Perhaps I had better approach this question by making one or two fairly general statements. First of all. that there is something wrong not alone in this country, but in most countries in connection with the financial system must be apparent to anyone who will study the question. Let us note that during the whole history of nations, so far as I have been able to study them, there has been only one'period in Canada and one in Great Britain since the Napoleonic wars during which the whole productive capacity of the nation was used to its limit. That was during the past war. We ask ourselves why. The explanation is at once forthcoming when we study the changes that took place instantaneously both in this country and in Great Britain at the outbreak of the war- it took place also in other countries, but I do not wish to refer to 'them-which placed beneath the whole banking structure all the public credit, all the power of public credit; placed it definitely under a private banking structure and so gave it that great power of credit inflation which enabled the peak production to be reached without any difficult}'. There was no unemployment; there were no wretched conditions either in Great Britain or in this country during that otherwise wretched period. After that war was over we found that the interests that prior to then had controlled currency, coinage, everything in the way of credit, decided to contract that credit and to reassert their previous domination. They did that by a process of violent

National Banking System

deflation, of forced contraction of credit, with the result that during the period 1920 to 1921 there was an increase in private debt, agricultural, municipal, provincial and even federal debt, to the extent of about 100 per cent. In other words, our debts, national and provincial, were doubled in that period. That matter has been discussed at least temporarily by the committee, and I do not wish to dwell further upon it, except to say that it is almost hopeless to expect that in a House of this kind or in any House, even out in the country, we can get the great bulk of the people at this moment to accept any reform which may yet in itself be for their benefit. They are not ready for it. The best we can hope to do in the meantime, therefore, is to educate them, to point out certain truths that exist, and to get the people to apply them to present conditions. Imagine if you will that here we have bootless sons of unemployed shoemakers! Did you ever hear ot anything so utterly absurd? You have a nation like Canada capable of vast expansion in productive enterprise, but our industries are working at low efolb. This is not, due to any lack of protection by any means.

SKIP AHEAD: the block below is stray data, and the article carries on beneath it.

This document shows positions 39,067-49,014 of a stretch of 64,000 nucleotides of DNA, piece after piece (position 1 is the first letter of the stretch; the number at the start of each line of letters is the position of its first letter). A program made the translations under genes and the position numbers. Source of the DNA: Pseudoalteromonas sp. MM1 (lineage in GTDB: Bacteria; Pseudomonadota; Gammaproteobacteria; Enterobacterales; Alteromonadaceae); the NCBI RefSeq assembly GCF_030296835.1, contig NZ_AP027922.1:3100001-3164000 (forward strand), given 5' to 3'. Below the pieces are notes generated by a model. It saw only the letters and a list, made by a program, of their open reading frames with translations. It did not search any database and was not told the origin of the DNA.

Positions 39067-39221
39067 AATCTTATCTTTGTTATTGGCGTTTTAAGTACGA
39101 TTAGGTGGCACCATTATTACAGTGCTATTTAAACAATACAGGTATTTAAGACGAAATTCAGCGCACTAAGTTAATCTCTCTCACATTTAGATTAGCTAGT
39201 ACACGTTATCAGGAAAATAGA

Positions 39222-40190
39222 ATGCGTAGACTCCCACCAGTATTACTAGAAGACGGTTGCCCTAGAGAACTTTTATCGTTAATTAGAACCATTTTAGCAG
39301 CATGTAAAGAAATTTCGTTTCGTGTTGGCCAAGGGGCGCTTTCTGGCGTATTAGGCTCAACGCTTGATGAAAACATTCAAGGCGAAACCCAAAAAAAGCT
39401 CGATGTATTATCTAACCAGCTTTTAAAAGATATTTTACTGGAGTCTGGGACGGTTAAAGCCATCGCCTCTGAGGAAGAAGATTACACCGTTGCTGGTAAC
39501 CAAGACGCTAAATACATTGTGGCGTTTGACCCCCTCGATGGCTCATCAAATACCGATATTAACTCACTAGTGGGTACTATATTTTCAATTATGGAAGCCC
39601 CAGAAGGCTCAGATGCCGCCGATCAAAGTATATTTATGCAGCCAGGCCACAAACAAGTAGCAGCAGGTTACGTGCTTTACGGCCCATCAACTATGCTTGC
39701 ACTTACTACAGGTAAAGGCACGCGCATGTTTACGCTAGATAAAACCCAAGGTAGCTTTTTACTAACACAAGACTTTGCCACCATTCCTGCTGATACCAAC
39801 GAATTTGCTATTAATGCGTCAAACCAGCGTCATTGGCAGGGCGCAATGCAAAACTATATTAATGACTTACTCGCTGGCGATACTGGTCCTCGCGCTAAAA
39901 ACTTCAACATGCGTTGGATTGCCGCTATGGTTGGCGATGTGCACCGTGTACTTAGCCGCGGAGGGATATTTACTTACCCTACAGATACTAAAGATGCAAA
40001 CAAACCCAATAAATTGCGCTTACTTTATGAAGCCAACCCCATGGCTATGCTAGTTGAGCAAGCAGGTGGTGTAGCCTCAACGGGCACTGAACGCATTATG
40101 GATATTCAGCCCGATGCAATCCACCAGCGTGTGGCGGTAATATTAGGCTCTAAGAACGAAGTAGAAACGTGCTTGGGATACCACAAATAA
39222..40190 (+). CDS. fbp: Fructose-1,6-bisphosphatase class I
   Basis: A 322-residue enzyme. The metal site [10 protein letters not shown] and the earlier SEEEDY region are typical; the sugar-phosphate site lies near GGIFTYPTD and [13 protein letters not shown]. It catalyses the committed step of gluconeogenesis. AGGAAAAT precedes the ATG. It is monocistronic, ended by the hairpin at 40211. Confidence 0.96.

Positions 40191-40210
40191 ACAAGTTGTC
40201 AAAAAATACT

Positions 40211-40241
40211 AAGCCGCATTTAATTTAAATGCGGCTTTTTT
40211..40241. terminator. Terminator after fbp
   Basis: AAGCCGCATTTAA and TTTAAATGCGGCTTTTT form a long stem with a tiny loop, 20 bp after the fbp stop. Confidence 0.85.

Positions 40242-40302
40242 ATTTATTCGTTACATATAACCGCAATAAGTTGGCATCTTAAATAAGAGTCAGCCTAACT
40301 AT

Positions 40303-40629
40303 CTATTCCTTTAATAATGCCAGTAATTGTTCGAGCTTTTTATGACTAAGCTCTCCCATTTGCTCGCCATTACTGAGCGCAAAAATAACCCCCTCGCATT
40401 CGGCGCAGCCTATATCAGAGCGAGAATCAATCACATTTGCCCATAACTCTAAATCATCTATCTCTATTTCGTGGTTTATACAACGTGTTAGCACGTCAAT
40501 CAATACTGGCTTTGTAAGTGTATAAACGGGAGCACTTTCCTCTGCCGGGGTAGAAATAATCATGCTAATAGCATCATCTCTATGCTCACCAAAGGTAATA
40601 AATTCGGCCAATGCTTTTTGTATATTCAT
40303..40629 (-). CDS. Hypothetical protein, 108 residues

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Subtopic:   NATIONAL SYSTEM OF BANKING
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CON

Charles Hazlitt Cahan

Conservative (1867-1942)

Mr. CAHAN:

It is not due to lack of

credit, either.

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PRO
PRO

Henry Elvins Spencer

Progressive

Mr. SPENCER:

Was it not a majority

of the directors?

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PRO

Edward Joseph Garland

Progressive

Mr. GARLAND (Bow River):

No, I think it was unanimous consent. I must say in fairness to him that the right hon. leader of the opposition (Mr. Meighen) supported us in that amendment; he was just as anxious as we were to see that this vast power which is still vested in these directors should be controlled. Now, when we recognize that fact we see the truth of every statement I have made previously about the vast control which rests in the hands of these private individuals.

There are further reasons why to-day the interest rates in this country are unquestionably bad; in western Canada they are exceedingly bad. They are not really governed by the law. for although the Bank Act says seven per cent is the maximum, the banks in western Canada cleverly get around that limitation on every occasion. Only the other day I received a renewal note for a small amount with the notification, ' 8 per cent before and after maturity.We tried to have inserted in the Bank Act a fixed legal rate of interest above which the banks could not go. That motion was defeated by the committee. Why, no good reason has ever been given. Why there should not be a limit to the amount of interest to be charged by a bank is something beyond my comprehension, There should be a legal limit. To-day there is really no limit; for although, as I say, the Bank Act contains a limitation of seven per cent, there is no penalty provided for any infraction of that limitation.

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CON

Ambrose Upton Gledstanes Bury

Conservative (1867-1942)

Mr. BURY:

May I call the attention of

the hon. member to this penalty-if he refuses to pay the bank will only get five per cent?

24.30

National Banking System

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PRO

Edward Joseph Garland

Progressive

Mr. GARLAND (Bow River):

Then he

would have a mighty hard time when he went back to the bank for further credit.

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CON
PRO

Edward Joseph Garland

Progressive

Mr. GARLAND (Bow River):

The hon.

gentleman perhaps knows that in western Canada the banks have adopted the practice of -collecting the interest in advance-discounting in advance.

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Subtopic:   NATIONAL SYSTEM OF BANKING
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April 14, 1926